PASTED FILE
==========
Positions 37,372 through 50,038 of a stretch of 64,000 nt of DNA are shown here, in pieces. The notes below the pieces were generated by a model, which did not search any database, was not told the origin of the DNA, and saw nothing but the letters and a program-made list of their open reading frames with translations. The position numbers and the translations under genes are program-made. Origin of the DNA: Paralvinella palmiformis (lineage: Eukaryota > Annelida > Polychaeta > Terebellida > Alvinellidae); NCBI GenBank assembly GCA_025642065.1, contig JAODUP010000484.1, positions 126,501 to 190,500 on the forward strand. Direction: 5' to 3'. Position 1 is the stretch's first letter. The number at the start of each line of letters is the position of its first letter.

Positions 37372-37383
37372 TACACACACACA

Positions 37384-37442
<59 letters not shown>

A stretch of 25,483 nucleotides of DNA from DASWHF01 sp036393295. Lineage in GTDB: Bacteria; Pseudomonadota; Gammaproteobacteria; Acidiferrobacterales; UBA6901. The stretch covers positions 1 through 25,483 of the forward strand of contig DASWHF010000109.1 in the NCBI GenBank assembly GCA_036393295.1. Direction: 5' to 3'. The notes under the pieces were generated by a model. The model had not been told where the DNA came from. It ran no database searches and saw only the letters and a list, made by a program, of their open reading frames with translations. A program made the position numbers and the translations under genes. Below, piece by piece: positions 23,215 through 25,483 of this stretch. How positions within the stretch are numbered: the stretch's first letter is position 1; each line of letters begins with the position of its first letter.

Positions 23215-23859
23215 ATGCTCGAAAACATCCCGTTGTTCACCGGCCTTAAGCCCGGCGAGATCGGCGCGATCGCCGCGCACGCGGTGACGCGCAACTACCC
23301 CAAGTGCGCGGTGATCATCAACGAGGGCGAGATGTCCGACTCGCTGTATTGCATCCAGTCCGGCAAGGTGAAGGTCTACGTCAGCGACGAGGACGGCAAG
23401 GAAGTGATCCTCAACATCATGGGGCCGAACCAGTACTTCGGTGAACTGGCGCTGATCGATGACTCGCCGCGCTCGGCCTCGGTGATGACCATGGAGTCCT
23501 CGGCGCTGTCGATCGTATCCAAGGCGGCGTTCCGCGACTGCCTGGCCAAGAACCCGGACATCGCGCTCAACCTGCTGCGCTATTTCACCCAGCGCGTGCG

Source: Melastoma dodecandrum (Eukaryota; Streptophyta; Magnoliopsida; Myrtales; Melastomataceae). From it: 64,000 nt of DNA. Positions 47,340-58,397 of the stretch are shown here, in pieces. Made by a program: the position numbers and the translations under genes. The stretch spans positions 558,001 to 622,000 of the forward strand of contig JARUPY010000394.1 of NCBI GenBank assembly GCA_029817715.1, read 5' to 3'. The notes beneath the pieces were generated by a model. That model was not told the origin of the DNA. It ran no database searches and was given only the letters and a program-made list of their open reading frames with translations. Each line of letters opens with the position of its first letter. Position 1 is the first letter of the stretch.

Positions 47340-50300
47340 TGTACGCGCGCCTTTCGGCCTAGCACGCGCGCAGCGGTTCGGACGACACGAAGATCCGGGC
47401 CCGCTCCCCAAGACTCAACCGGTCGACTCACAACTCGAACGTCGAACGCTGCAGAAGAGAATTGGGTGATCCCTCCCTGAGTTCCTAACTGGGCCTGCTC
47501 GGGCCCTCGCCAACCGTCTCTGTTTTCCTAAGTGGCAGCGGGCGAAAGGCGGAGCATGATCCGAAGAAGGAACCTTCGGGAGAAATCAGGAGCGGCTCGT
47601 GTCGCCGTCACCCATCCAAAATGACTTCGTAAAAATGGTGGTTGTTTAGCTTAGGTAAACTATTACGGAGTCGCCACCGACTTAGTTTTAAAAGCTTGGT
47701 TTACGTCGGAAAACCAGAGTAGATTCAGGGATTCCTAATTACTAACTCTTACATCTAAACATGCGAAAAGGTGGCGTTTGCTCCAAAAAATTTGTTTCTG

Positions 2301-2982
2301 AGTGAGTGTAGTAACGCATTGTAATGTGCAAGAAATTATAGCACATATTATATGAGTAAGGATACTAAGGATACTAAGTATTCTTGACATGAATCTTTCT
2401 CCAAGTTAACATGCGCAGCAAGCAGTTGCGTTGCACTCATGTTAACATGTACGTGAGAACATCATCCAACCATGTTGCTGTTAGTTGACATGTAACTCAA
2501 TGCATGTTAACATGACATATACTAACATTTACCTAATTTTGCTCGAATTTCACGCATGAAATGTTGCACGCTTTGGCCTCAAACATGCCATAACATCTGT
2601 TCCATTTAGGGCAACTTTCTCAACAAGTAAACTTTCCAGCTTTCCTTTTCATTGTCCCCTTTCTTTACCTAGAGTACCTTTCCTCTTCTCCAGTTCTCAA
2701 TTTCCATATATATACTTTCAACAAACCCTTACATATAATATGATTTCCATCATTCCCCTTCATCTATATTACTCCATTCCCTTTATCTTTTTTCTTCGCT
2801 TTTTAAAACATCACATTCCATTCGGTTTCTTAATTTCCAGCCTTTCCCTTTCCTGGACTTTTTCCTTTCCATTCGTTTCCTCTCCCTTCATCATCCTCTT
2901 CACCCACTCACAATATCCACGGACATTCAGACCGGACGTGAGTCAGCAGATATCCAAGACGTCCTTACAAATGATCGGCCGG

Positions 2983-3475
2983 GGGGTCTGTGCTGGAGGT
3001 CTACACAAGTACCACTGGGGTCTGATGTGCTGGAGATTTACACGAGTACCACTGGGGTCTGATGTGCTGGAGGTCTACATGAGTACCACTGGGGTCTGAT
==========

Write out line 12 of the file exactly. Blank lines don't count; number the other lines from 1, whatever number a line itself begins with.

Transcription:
Source: Melastoma dodecandrum (Eukaryota; Streptophyta; Magnoliopsida; Myrtales; Melastomataceae). From it: 64,000 nt of DNA. Positions 47,340-58,397 of the stretch are shown here, in pieces. Made by a program: the position numbers and the translations under genes. The stretch spans positions 558,001 to 622,000 of the forward strand of contig JARUPY010000394.1 of NCBI GenBank assembly GCA_029817715.1, read 5' to 3'. The notes beneath the pieces were generated by a model. That model was not told the origin of the DNA. It ran no database searches and was given only the letters and a program-made list of their open reading frames with translations. Each line of letters opens with the position of its first letter. Position 1 is the first letter of the stretch.